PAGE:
But because of state procurement rules, Chatham County could not automatically hire Southern Corrosion. It put the job out for bids. Boles Restoration won with a bid of $42,000, according to county documents.

The scope of work between Boles and the county does not include language about lead abatement. After the tower surface had been cleaned, it was to be coated with a special type of paint to encapsulate any contaminants. The contract stipulates only that the company will follow all federal and state laws and will indemnify the county for any harm that could occur as a result of the work.

“This work on the tank was not considered abatement,” Lusk told Inside Climate News.

Through the listserv, county officials have said “any further work on the Bynum water tank will be done in accordance with appropriate state requirements.”

Wager, the resident with a newborn, said the county should test soil in a 500-foot radius from the tower and garden boundary. “The wind doesn’t care about who owns what property,” Wager said, adding that the contaminants “may have spread in every direction.”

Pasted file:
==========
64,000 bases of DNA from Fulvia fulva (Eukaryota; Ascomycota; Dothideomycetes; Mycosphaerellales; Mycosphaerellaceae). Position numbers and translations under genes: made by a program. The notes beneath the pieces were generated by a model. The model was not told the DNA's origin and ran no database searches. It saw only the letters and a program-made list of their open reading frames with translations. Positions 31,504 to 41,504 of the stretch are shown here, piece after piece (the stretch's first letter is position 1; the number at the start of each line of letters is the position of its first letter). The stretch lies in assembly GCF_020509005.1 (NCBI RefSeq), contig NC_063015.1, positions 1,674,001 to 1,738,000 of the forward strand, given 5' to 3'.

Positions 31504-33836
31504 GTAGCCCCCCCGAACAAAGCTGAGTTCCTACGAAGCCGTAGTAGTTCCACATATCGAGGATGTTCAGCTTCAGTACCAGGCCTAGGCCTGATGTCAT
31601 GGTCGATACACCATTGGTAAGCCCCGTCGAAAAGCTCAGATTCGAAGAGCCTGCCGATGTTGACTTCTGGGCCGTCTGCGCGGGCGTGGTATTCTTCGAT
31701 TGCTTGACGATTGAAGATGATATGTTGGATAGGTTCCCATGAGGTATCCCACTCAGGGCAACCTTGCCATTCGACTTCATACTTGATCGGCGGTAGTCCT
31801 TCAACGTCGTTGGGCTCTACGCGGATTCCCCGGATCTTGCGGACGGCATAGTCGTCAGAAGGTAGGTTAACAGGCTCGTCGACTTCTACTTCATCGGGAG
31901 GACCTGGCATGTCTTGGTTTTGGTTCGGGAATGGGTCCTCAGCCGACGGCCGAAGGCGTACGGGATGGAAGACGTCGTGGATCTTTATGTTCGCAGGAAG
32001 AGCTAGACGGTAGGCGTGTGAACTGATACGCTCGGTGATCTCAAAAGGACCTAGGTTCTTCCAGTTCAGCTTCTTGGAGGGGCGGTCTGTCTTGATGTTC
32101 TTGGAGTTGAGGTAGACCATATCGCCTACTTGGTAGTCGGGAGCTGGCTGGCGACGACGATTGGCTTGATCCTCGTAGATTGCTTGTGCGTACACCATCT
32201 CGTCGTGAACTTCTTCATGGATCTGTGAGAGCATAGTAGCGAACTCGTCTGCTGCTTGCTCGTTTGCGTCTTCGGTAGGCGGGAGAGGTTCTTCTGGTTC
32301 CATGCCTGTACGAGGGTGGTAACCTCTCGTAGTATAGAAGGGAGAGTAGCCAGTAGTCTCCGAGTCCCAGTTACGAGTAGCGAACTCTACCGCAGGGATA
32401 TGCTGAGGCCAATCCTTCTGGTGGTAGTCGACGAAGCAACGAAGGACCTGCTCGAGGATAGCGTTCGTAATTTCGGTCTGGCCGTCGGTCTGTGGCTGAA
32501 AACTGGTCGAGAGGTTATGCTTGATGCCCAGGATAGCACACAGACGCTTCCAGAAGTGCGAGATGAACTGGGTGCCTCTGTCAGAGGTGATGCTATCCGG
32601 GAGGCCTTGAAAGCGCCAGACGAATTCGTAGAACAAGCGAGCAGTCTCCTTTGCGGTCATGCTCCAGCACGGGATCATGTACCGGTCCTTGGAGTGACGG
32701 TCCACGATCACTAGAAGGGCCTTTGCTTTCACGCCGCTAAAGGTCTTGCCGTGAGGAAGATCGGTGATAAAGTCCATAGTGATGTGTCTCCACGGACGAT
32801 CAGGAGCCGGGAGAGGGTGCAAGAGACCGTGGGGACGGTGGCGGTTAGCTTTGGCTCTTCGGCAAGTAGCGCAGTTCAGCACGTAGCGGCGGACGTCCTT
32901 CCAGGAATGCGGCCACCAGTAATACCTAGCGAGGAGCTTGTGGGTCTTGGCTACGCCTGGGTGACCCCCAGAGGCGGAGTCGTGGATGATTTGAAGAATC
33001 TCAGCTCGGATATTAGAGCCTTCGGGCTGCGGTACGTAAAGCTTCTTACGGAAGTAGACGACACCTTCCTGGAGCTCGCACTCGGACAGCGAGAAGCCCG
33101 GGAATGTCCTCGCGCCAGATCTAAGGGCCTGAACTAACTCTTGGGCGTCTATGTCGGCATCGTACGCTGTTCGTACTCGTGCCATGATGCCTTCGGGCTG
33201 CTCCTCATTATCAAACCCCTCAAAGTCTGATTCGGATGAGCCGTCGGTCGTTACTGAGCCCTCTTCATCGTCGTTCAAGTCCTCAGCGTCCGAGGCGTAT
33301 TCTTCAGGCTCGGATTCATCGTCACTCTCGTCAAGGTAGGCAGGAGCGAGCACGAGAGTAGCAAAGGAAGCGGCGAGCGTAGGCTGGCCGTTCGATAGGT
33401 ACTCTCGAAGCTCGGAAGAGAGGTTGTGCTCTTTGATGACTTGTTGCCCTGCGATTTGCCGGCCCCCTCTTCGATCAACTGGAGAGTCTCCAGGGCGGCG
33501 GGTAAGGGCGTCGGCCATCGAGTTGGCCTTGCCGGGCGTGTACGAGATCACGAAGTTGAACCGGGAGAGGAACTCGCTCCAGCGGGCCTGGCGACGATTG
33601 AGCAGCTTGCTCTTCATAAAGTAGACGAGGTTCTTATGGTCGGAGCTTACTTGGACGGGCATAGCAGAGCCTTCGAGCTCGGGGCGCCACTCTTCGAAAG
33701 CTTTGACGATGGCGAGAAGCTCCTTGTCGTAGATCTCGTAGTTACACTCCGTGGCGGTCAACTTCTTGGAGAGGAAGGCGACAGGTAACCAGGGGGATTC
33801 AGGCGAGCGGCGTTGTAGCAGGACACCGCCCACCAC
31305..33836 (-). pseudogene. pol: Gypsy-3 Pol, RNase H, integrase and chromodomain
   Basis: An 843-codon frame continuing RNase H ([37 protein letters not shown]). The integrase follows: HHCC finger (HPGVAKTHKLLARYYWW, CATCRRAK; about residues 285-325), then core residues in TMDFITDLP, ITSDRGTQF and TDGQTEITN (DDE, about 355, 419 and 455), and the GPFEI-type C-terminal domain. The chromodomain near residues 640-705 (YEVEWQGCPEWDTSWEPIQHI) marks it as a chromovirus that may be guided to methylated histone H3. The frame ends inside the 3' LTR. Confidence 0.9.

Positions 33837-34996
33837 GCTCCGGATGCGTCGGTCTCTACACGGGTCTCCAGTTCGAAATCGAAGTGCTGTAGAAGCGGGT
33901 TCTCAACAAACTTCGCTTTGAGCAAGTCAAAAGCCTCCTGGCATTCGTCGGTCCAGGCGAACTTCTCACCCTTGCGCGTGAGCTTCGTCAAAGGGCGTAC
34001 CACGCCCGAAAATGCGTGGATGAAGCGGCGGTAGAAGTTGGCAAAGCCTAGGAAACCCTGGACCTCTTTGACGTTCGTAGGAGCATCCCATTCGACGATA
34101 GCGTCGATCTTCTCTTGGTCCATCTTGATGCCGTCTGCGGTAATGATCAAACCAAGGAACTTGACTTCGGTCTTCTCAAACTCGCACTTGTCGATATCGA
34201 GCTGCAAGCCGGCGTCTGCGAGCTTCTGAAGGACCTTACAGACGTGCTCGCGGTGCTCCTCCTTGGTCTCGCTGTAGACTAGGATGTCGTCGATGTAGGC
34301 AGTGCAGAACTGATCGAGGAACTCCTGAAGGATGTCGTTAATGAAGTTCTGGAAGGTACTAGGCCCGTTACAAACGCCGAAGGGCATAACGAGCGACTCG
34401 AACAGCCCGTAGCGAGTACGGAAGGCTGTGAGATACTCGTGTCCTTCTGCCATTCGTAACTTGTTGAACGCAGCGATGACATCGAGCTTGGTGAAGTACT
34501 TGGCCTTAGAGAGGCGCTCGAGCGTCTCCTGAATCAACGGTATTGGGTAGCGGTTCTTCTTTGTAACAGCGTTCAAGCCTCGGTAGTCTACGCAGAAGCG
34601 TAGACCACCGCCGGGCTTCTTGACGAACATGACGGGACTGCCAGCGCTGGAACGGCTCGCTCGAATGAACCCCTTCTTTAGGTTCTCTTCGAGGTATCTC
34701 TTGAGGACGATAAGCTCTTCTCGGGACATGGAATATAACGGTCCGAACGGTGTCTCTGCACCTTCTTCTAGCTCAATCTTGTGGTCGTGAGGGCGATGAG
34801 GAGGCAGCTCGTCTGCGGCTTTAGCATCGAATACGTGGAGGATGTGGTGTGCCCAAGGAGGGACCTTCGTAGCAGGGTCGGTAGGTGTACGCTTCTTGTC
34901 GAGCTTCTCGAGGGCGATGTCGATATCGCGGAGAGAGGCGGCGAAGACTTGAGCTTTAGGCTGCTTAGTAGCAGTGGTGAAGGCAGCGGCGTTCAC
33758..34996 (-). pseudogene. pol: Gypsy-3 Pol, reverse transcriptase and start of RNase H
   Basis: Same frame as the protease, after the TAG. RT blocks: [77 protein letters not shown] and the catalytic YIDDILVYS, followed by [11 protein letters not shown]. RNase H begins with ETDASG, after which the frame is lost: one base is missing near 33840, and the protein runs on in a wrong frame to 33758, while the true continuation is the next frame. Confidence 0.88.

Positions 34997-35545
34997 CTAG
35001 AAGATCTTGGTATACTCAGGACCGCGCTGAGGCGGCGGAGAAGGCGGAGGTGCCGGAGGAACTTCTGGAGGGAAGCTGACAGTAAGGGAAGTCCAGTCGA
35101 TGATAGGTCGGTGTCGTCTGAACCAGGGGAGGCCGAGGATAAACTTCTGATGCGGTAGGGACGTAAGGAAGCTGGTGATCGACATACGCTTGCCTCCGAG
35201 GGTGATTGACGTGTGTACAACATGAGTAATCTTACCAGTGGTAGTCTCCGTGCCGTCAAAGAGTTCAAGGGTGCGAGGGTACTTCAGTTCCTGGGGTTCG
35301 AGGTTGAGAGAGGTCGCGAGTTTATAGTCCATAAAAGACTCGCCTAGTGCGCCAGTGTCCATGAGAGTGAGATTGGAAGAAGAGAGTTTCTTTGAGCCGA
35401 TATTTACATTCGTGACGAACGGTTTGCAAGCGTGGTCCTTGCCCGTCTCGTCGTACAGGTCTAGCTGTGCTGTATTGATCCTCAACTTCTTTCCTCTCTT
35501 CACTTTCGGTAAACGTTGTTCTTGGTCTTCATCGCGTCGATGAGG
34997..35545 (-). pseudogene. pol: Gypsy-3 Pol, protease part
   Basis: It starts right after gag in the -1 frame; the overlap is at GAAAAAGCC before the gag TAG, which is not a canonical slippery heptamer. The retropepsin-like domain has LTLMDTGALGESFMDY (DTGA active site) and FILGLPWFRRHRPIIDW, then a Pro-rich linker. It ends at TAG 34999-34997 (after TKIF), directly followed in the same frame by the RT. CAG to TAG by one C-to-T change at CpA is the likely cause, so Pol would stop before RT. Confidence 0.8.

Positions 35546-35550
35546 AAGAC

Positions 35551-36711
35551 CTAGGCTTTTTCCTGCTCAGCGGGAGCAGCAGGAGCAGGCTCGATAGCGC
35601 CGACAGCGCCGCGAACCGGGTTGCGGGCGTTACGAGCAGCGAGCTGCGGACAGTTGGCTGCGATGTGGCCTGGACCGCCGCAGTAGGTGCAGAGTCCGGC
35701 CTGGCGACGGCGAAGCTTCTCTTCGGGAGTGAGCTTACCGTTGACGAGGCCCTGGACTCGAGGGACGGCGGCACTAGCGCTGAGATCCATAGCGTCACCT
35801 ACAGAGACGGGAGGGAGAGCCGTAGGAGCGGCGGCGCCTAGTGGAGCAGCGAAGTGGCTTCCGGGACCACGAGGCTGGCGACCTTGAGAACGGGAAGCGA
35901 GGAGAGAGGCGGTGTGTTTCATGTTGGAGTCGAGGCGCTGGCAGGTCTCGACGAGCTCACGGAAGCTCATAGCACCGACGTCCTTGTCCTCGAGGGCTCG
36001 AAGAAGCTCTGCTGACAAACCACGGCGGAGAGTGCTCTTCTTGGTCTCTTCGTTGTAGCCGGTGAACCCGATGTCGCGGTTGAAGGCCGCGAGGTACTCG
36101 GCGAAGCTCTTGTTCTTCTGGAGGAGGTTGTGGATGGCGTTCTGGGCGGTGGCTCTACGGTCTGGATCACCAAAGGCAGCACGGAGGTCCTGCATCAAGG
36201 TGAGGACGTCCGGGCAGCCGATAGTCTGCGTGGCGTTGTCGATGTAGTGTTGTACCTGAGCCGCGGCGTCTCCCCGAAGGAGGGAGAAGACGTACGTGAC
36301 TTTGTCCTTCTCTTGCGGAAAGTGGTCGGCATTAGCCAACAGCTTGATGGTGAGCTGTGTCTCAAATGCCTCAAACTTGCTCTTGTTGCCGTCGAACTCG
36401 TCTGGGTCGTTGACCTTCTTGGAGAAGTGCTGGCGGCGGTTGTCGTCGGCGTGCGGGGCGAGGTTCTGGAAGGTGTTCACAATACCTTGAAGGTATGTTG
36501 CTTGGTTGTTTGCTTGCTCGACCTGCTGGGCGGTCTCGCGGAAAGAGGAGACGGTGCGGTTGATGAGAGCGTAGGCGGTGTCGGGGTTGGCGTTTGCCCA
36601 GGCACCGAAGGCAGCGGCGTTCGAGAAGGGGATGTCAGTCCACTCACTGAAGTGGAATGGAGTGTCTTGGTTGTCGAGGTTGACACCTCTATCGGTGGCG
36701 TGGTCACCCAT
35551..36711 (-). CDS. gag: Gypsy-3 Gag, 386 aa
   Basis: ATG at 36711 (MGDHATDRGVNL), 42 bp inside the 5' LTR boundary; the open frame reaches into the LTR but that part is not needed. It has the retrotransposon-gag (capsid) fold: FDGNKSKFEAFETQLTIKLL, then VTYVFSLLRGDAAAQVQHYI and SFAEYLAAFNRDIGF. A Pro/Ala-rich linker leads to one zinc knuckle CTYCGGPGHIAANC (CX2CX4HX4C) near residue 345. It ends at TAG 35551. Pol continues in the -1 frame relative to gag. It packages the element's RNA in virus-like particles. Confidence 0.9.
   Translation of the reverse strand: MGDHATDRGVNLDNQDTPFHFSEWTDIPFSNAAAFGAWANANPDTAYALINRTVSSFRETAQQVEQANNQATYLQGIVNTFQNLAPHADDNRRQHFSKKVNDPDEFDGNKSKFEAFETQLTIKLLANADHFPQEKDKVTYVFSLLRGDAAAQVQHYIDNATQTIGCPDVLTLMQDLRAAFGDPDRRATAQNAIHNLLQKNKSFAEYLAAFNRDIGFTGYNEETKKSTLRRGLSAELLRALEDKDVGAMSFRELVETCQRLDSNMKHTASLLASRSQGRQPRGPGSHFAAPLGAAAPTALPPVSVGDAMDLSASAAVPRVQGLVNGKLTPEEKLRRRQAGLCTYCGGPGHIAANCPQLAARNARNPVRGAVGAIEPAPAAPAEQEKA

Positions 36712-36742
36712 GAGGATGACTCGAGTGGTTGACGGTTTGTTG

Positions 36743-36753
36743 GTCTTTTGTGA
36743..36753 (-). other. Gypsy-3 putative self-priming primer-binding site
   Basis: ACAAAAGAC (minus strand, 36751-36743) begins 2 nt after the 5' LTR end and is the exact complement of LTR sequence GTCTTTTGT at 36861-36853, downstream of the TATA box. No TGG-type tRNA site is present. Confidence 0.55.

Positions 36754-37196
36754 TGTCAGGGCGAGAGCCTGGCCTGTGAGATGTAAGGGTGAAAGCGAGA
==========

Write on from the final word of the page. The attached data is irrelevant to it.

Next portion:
The state Division of Public Health has recommended that all “impacted” soil and plants from the community garden be removed, according to county emails. Until the tower is remediated and the contamination removed, the garden is closed.

“Something went really, really wrong,” said Katie Fanfani, whose family has raised vegetables at the community garden since 2017. She routinely brought her two children, ages 6 years and 4 months, to the garden to show them how to grow food. One of the weekly highlights in Bynum is the Front Porch music series, held at the 90-year-old General Store. Credit: Lisa Sorg/Inside Climate News

For residents, the community garden represents the slower, more sustainable way of living that people here embrace.

“The Bynum garden was special and now it’s truly ruined,” Fanfani said. “It’s a tragedy.”

Fanfani wants the county to pay for a new community garden space. But even then, she said, it won’t feel quintessentially Bynum, like the general store, the weekly Front Porch music series and local folk artist Clyde Jones, who uses a chainsaw to carve “critters” out of wood.

“It had that same spirit,” she said of the garden. “It can never be replaced.”

NC Newsline is part of States Newsroom, a nonprofit news network supported by grants and a coalition of donors as a 501c(3) public charity. NC Newsline maintains editorial independence. Contact Editor Rob Schofield for questions: info@ncnewsline.com. Read the original story. Follow NC Newsline on Facebook and X.